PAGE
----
I thoroughly enjoy this sort of thing… no translations needed
I love the pianos at stations! There’s one just outside the Eurostar entrance/exit which has often made my day.
I so wish I could have had piano lessons. My feeble fingering is fun, but not for public airing.
How I wish I could sit down and let rip - these videos are such fun - in my head, I’m playing alongside them.
Also, music is wonderful for elderly folk - something they never forget !
Try looking for ‘My Dementia Choir’ on Youtube, it was heart warming.
I just hope the activity coordinators move on from White Cliffs of Dover and Lambeth walk when I am “elderly”…I feel sorry for some residents in care homes that are treated as if they were only around in the 40’s, yet many now will remember the great music of the 50’s, 60’s, 70’s etc
I used to be part of a group who would entertain folk at the local Maison de Retraite. I was more in charge of the songbooks and seeing that folk were comfortable, until I could actually singalong with them.
Truly wonderful to see folk come alive and join in…
I rather think that the songs will move with the times. That being said - one of my daughter’s favourite songs is a real oldie (for her age group).
“O what a beautiful morning” simply 'cos I had heard it as a child and would sing that at the top of my voice on every sunny day as I pushed her pram. By the time I was taking her to school - we would be singing it together.
If she ever “loses the plot” - someone singing that wonderful song will find her singing along - of that I have no doubt.
Wendy, I’ve just had a smile and remembered one session. the songbooks offered a large choice and folk would often make a “request”.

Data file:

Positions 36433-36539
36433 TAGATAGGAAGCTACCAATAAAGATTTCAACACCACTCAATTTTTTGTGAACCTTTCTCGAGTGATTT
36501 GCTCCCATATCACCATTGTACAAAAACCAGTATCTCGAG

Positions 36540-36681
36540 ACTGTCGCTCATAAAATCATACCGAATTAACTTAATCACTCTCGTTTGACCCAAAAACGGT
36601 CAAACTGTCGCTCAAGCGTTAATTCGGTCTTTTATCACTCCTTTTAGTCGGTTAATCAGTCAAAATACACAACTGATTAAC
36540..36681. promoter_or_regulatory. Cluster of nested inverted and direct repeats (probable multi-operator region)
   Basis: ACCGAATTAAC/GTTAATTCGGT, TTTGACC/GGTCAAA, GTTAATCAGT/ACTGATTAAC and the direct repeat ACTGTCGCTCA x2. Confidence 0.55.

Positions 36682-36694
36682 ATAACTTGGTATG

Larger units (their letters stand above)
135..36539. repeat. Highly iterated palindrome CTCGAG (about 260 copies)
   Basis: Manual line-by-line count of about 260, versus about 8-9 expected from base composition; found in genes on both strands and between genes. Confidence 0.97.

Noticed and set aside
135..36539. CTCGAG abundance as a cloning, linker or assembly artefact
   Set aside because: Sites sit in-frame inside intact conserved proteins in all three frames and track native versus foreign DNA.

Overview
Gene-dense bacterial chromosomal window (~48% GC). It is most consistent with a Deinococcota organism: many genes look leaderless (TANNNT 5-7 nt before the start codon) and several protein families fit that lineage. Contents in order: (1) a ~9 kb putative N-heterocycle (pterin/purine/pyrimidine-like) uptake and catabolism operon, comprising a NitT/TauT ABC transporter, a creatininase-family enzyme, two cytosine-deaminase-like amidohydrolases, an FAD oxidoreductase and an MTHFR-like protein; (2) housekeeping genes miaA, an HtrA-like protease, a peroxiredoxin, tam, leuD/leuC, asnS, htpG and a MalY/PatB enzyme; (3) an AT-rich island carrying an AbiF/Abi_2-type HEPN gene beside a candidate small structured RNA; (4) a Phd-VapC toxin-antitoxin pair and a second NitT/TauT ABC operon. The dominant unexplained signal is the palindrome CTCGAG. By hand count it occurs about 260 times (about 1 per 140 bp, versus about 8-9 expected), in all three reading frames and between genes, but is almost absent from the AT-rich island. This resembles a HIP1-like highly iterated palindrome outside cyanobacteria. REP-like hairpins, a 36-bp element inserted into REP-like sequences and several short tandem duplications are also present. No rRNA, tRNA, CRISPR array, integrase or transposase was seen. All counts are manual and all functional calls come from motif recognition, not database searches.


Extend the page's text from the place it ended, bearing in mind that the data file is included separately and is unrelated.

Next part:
One very hot day - a dear lady chose Vive le Vent - which we all sang with great gusto - she was convinced it was Christmas.
When I was working in rehabilitation units we found that people asked to hear more of the swing band type music and at one point I heard someone with Led Zep coming from their room!
Music does not have an age or class barrier - does it…
I like to think we could “re-hab” some of the oldies - but I fear they are past that point now. It’s mostly Alzheimer/dementia/whatever that causes them to leave their own homes.
You are right, no barriers.
I was lucky to work as an OT in, (and later work with and manage 8 units) Kent County Councils Recuperative Care units) - small 8-10 bedded units taking people over the age of 55 (and the oldest was 101) for a spell of Intermediate Care - effectively a bridge between hospital and home. We used whatever “purposeful activity” that suited the individuals we treated - people having had falls, strokes, amputations etc through to suicidal depression after a bereavement, and a recovering alchoholic. We used everyday activities such as gardening, shopping, cooking and even had a tea dance and put on the Sound of Music in one unit with the clients all having some part in the preparation and delivery of the show, depending on their rehab goals. It was a last chance option and often the consultant geriatrician had said there was no hope of further recovery, but if the person wanted to try we were usually able to help them. All our clients would otherwise have ended up in residential care and we had a track record of 84% of people remaining in their own home for over 6 months, many I kept tabs on were still at home over 2years later. Sadly funding was pulled and those people would now not have a service to rehab them in that way. Ramble over - it was a service dear to my heart because it worked,
Loved the piano recital! It beats organising a visit to l’assurance maladie ! A different song …
I was singing this all afternoon!
I can see it now, the old folk sat round their home singing along to Take Your Daughter to the Slaughter and Highway to Hell.